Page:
“What do you get when you mix earth, wind, water, and fire with biology and the chemicals of life? A living, self-organizing entity facing 21st century challenges. Through research, experience, and interviews, the author explores Gaia’s current struggles, and the ways in which we can help the Earth regulate the human-induced impacts of climate change.”
- Tim Brown, Director, Western Regional Climate Center

 

 

C-SPAN Interview: Climate Change Panel with Melanie Lenart

Melanie Lenart discussed her recent book, Life in the Hothouse: How A Living Planet Survives Climate Change, at the Tucson Festival of Bookson March 12 as part of a panel called Hot Times: Can Nature Survive Us? Other panelists were Laura Lopez-Hoffman, author of Conservation of Shared Environments, and Mitch Tobin, author of Endangered. The authors talked about their findings and took questions from the audience.

Gary Dillard of Focus on Bisbee interviews Melanie Lenart during a December 10, 2010, show that coincided with her book-signing event at Atalanta's Music and Books in Bisbee.

 

ABOUT THE BOOK

Our living planet has been through hot times before when greenhouse gas levels were high. Comparing earlier hothouses and past ice ages to our climate of today can help us gauge what’s in store for the near future, if we continue adding heat-trapping greenhouse gases to the atmosphere.

The higher temperatures that come with higher greenhouse gas levels spur on stronger hurricanes and bigger floods. The news is not all bad, though. Evidence from the past also highlights that forests and wetlands expanded during warmer times and contracted during ice ages. It turns out that bigger hurricanes, floods and forests – including the wooded wetlands known as swamps – play crucial roles in keeping the planet suitable for life.

These findings make sense in the context of Gaia theory, which maintains that the living Earth has some means for regulating its temperature. Of course, the premise assumes the planet and its natural systems have leeway to respond to climate changes. Yet humans have claimed much of the Earth’s surface for farms and factories, cars and cities. This, in turn, affects air, land and sea, as well as society. Can the planet's regulatory system function under these conditions?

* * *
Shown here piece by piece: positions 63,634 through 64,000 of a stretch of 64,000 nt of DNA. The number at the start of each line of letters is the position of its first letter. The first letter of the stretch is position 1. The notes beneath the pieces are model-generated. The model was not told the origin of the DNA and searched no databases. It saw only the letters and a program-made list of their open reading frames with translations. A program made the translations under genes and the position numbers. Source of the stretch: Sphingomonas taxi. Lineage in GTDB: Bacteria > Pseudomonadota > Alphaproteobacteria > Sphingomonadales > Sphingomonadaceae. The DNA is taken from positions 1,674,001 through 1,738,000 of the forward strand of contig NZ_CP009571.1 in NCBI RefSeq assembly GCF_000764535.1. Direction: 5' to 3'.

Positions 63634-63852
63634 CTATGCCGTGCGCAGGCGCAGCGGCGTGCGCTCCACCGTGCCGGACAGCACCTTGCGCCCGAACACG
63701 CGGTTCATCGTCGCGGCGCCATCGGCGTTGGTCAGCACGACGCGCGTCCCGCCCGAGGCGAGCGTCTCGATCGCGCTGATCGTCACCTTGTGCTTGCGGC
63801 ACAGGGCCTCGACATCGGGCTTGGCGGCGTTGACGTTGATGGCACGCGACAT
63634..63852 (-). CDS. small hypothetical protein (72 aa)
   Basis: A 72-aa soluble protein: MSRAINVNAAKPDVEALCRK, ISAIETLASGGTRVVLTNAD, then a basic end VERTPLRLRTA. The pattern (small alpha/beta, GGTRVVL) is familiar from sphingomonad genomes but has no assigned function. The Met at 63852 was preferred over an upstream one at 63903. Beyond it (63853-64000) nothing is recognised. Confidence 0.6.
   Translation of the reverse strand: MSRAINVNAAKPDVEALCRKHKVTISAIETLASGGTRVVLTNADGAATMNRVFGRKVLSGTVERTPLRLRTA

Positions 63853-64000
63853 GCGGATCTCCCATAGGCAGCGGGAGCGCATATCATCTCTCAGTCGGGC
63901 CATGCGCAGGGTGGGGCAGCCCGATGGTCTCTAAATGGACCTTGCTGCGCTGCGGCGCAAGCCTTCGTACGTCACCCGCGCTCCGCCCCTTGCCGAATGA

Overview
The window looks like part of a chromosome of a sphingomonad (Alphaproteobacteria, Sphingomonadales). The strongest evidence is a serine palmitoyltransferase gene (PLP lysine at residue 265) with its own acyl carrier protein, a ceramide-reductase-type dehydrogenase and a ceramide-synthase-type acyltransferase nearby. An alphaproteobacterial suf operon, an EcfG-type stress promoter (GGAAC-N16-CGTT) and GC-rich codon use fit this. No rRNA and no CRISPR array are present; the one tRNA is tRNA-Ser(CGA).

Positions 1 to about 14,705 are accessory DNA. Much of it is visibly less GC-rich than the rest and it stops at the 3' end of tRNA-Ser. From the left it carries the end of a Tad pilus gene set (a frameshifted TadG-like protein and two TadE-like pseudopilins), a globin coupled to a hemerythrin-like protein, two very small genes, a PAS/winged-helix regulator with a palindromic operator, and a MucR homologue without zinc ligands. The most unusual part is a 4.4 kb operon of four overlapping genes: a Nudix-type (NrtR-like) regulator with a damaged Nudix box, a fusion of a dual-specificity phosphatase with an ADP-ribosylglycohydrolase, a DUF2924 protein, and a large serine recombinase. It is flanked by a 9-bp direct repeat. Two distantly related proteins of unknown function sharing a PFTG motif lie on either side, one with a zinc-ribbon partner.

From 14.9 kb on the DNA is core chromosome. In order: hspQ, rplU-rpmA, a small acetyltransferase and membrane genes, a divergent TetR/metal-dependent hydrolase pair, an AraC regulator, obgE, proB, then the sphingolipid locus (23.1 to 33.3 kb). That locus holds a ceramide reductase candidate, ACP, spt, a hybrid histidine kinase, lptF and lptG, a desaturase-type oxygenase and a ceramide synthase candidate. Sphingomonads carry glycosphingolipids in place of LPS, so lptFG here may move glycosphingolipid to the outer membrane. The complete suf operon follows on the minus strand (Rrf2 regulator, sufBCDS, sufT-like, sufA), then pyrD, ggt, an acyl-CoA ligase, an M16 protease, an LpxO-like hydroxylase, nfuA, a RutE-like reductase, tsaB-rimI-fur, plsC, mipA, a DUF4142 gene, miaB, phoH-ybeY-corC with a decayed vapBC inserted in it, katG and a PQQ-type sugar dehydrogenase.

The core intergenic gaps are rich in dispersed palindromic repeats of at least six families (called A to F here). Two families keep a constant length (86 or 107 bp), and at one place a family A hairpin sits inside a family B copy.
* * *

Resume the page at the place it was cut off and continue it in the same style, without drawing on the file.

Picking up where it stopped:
After describing the complexities of some of the planet’s temperature moderating skills, the author suggests how people can fit into the regulatory system in ways that will promote life’s continuation. The findings suggest that the more the planet can count on forests and wetlands to moderate climate, the less it will need to employ hurricanes and floods to cool off.

The good news is, the same practices that make the Earth more resilient to global warming also make conditions better on the surface, where the world’s many species, including humans, live.

Q&A with author Melanie Lenart

Press Release

Source Notes
For scholars and other readers interested in footnotes, this link shares additional references that informed the book’s content.

 

 

Girls Making Media features Life in the Hothouse
Here are some wonderful videos about Life in the Hothouse done by Margaret McKay as the interviewer and Angel Hudson on camera. Both were participating in a Girls Making Media program in Tucson, with guidance from mentor Quynn Elizabeth.

 

BUY THE BOOK
University of Arizona Press
Amazon.com

 

Home


BOOKS

Life in the Hothouse

Global Warming in the Southwest


TEACHING

Translating Environmental Science

Courses and Workshops


SELECT PUBLICATIONS

Climate, Forrests and Woodlands Website

Southwest Climate Change Network

Southwest Climate Outlook

Tree-Ring Times

UA News

Other Publications


PERSPECTIVES

Nature Reports Climate Change

Tucson Green Times/
The New Southwest

Hurricanes and Forests

Other Opinion Pieces


MORE INFORMATION

Additional Background

Contact